bump.parent = modD;
}

function Update () {

```
// Modify rotations for models A and/or B.
// Model C should display the RELATIVE rotation FROM A TO B.
// In other words, applying C's rotation to A's rotation should result in B's rotation.
// Model D shows the ACTUAL result of applying C's rotation to A's rotation.
// If C showed the actual relative rotation, D would be identical to B.
// As you will see, this is NOT the case.
modC.rotation = Quaternion.FromToRotation(modA.forward, modB.forward);
modD.rotation = modA.rotation * modC.rotation;
if (modD.rotation==modB.rotation) {
D_Rot_Equals_B_Rot = true;
} else {
D_Rot_Equals_B_Rot = false;
}
```

}

**Answer** by Mike 3
·
Nov 26, 2010 at 12:57 PM

This should do it:

```
Quaternion relative = Quaternion.Inverse(a) * b;
```

Nearly! I tested it both ways and it's actually the other way round - "Quaternion relative = Quaternion.Inverse(a) * b;" works a charm. Thanks! I'll tick this answer, maybe you could update it?

Oh strange, I tested that like 5 times, I must have had a thinko when I wrote it in here. Fixing it now

Thanks! It helped me too. I used to have headache from some problem with planets, and had been suffered with that for weeks, and with this solution anything got to work. Thanks again.:)

Weird, I wonder why in Unity the from is inverted and comes first, while in regular mathematics (at least according the the following link), the from is still inverted but comes last. http://stackoverflow.com/questions/1755631/difference-between-two-quaternions

I have the same doubt that @Max-Pixel, can someone explain why in Unity we put the Inverse first? Is this really correct or the Inverse in last can work as well?

**Answer** by HonoraryBob
·
Jul 06, 2018 at 09:53 PM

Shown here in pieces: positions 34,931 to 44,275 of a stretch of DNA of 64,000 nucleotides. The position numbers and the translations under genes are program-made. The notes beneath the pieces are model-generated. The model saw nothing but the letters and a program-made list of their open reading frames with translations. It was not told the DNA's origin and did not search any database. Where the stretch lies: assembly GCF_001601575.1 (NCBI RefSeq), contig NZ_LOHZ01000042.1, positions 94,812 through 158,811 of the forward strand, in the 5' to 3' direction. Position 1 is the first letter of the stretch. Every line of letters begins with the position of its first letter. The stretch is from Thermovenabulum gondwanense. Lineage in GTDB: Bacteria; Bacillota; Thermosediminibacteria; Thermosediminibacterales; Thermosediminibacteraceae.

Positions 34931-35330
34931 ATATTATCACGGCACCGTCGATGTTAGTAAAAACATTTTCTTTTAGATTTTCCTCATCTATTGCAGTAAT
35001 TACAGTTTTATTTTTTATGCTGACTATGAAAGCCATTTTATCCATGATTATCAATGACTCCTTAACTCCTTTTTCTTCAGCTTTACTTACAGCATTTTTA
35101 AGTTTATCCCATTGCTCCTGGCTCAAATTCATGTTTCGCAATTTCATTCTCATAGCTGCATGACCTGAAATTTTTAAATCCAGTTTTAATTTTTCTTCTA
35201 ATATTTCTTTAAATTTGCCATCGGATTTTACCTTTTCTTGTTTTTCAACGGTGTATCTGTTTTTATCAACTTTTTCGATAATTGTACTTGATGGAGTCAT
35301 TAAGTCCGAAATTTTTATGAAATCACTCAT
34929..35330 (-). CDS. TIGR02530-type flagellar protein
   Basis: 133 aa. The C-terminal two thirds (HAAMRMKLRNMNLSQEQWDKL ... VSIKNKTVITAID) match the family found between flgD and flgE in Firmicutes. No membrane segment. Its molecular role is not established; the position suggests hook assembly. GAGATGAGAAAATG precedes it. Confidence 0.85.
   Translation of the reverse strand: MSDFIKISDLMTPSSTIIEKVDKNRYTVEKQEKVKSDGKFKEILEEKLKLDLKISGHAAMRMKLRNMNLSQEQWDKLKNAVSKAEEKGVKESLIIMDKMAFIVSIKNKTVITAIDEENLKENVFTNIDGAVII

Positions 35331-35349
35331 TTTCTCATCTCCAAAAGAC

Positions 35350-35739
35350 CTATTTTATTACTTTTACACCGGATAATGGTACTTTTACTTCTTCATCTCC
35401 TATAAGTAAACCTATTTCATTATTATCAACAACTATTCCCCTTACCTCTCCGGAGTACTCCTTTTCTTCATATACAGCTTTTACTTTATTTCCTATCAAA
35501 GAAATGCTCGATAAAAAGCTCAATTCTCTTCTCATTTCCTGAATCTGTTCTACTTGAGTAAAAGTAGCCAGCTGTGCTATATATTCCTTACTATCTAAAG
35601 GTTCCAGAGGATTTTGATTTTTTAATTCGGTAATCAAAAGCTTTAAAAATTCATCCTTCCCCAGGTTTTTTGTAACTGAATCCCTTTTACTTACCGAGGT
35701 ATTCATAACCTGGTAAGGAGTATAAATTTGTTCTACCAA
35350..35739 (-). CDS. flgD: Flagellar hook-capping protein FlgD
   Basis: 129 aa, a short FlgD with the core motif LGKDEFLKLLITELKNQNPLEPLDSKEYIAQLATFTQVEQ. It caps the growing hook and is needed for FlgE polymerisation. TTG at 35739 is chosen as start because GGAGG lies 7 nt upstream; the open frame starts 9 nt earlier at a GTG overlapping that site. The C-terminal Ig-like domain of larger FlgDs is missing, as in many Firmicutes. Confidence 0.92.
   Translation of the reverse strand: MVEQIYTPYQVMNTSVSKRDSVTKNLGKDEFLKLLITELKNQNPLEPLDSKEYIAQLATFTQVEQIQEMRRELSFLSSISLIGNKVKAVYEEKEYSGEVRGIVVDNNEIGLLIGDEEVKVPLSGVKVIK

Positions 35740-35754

I tried to use the suggested code, but for some reason the result is always (0,0,0,1) even when there is a difference between the two quaternions as proven by using debug.log. Here's the code I'm using:

```
var ThisRot:Quaternion = transform.rotation;
var RotChange:Quaternion = Quaternion.Inverse(LastRot) * ThisRot;
Debug.Log("LastRot ="+LastRot+" ThisRot="+ThisRot+" RotChange="+RotChange);
LastRot = ThisRot;
```

Anyone know why this doesn't work?

[Edit: it turns out that it only seemed it didn't work because when Debug.Log prints out quaternions there's a one-digit limit for the fractional value, which means small angles don't show up.]

**Answer** by LarryTheBrave
·
Apr 27, 2019 at 05:24 PM

I would convert the rotations to Euler Angles, do a Vector3 difference, then convert back to Quaternions. This can be done with .eulerAngles against the transform.rotation and then Quaternion.Euler outside the parentheses enclosing the Vector3 subtraction. To simply get the angle you can do Quaternion.Angle.

Surprisingly, this is wrong. It makes sense, but it's completely not-even-close wrong. If you have two eulerAngle rotations, the inverse is *not* Quaternion.Euler(difference-in-xyz's). Put another way q1*(difference in xyz's) != q2. Not the other way around, either. You can test by computing the inverse and printing the euler angles.

It's because in q1*q2, q2 is on the *local* axis of the q1. If you went 20 on the real y, you can't cancel it by going -20 on the local y.